Andrew Bridgen is Member of Parliament for North West Leicestershire. Follow Andrew on Twitter.
2011 when I commented on this website on the reforms to the structure of the
NHS, I wrote that the organisation had ‘Stalinist Protectionist Elements’. At
the time I was subjected to criticism from those who thought the phrase was too
However the recent facts that have come to light about the scale
of cover up in the NHS have only served to vindicate the point I made. First
there is the case of former United Lincolnshire
Hospitals NHS Trust Chief Executive Gary Walker, paid half a million
pounds in severance and issued with a gagging order after highlighting concerns
about patient safety.
Secondly there is the response to my colleague Steve Barclay’s
Parliamentary question which has found that In just three years there were 598
‘special severance payments’, almost all of which carried confidentiality
clauses, all at a cost of £14.7 million.
Had it not been for the public inquiry in the failings at Mid
Staffordshire NHS Trust, much of this may not have come to light. An enquiry it
is clear the previous government did not want to happen as prior to 2010,
Labour Health Secretaries, latterly the now shadow Secretary of State Andy
Burnham rejected 81 requests for a full public enquiry.
Now leading surgeon Mike Parker, who sits on the council of the
Royal College of Surgeons has been quoted in the Daily Mail saying meetings
with colleagues across the country had made him aware of ‘something akin to
Stalinism’ in the NHS.
It is becoming increasingly clear that a culture of cosy cover ups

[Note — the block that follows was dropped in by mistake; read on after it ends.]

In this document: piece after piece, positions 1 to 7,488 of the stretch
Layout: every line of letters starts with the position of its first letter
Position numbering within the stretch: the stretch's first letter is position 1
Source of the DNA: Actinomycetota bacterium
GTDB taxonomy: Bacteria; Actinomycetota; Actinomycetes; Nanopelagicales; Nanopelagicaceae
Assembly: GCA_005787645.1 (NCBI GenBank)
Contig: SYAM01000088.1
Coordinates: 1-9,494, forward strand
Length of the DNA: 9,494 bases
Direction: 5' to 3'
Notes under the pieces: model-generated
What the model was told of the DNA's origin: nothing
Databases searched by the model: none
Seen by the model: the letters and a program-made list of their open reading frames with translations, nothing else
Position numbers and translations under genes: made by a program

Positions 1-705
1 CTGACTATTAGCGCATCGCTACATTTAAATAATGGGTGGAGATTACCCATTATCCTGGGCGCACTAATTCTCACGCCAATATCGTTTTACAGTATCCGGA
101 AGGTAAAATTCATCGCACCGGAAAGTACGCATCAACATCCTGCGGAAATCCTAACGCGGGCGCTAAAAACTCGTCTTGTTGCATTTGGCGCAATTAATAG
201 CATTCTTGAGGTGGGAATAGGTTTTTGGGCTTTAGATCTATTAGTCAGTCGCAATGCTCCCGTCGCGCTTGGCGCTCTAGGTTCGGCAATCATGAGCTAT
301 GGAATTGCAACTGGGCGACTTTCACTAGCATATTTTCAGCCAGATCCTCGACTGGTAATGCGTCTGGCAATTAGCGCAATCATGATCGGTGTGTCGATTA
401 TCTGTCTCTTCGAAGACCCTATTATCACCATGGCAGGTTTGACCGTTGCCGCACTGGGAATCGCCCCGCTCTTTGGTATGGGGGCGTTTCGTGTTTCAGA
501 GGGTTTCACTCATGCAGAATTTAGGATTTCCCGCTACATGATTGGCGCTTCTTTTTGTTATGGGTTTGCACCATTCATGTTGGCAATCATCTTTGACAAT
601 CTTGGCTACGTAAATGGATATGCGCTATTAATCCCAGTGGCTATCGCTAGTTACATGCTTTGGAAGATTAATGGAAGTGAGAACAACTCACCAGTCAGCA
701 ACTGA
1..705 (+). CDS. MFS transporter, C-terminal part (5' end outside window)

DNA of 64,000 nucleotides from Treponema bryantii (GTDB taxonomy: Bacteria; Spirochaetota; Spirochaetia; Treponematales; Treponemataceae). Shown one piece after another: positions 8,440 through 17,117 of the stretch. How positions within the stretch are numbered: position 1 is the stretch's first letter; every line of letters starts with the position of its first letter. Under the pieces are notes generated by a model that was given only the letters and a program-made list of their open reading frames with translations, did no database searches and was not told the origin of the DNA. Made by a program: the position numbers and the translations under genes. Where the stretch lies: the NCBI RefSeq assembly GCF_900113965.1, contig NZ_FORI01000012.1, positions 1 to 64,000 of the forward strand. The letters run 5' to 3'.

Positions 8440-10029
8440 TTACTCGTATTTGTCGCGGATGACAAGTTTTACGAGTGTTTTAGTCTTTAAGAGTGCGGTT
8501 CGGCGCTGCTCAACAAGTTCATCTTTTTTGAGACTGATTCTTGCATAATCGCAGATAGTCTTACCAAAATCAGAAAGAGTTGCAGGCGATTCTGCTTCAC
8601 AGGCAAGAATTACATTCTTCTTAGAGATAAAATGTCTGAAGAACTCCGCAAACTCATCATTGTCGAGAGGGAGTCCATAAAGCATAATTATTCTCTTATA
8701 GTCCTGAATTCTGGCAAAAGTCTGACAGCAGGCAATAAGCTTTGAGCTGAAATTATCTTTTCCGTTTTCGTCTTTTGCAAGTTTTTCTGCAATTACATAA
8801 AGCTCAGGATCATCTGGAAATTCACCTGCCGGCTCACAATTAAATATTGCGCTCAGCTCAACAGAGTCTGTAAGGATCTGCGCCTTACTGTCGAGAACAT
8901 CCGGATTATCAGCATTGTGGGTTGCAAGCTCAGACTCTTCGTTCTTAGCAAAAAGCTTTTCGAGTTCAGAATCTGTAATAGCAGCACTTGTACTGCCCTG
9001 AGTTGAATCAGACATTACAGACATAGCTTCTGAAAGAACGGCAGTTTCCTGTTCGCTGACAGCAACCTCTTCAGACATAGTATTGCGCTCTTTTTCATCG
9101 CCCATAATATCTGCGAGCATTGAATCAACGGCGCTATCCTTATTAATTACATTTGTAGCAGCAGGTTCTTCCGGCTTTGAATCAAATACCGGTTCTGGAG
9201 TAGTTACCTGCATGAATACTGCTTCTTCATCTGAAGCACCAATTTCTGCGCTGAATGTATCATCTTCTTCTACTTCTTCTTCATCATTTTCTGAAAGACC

has been allowed to develop in the NHS and that is something that has got to
Such emphasis was placed on performance targets by the previous
government that it was placed ahead of patient care. I have constituents who
were victims of the Mid Staffordshire failings and it was clear early on that
hitting financial targets was put ahead of providing an adequate level of
doctors in wards.
Questions have to be asked of those people who were managing the
NHS at that time and those who are doing the job now or who aspire to be doing
the job in the future.
Whilst I have no doubt that Sir David Nicholson is committed and
knowledgeable about the NHS, you cannot get away from fact that he has presided
over a culture of secrecy and cover up that has cost many people their lives.
Can a man so embroiled in this culture really be the person to oversee what
Health Secretary Jeremy Hunt calls a new ‘culture of openness and transparency [which] is essential if
we are to ensure we never repeat the mistakes’?
Previous Health Secretaries also have to look at their role in
promoting this cosy culture of cover up. Andy Burnham said in Parliament that
he did not believe ‘that a lengthy, adversarial inquiry would be in the best
interests of health care in Staffordshire’.
Some might argue that fear of Labour’s failing target culture
being exposed and not upsetting vested interests in the NHS before a General
Election could also have played a part.
Failing like this would not be tolerated in a private hospital and
they should not be tolerated within the NHS. In the private sector, management
would have been held accountable.
What is clear is we need to usher in a new era of transparency and
candour if we are to address failures of care within the NHS. The question has
to be asked whether those who presided over the failing can ever be the ones to
turn the organisation around.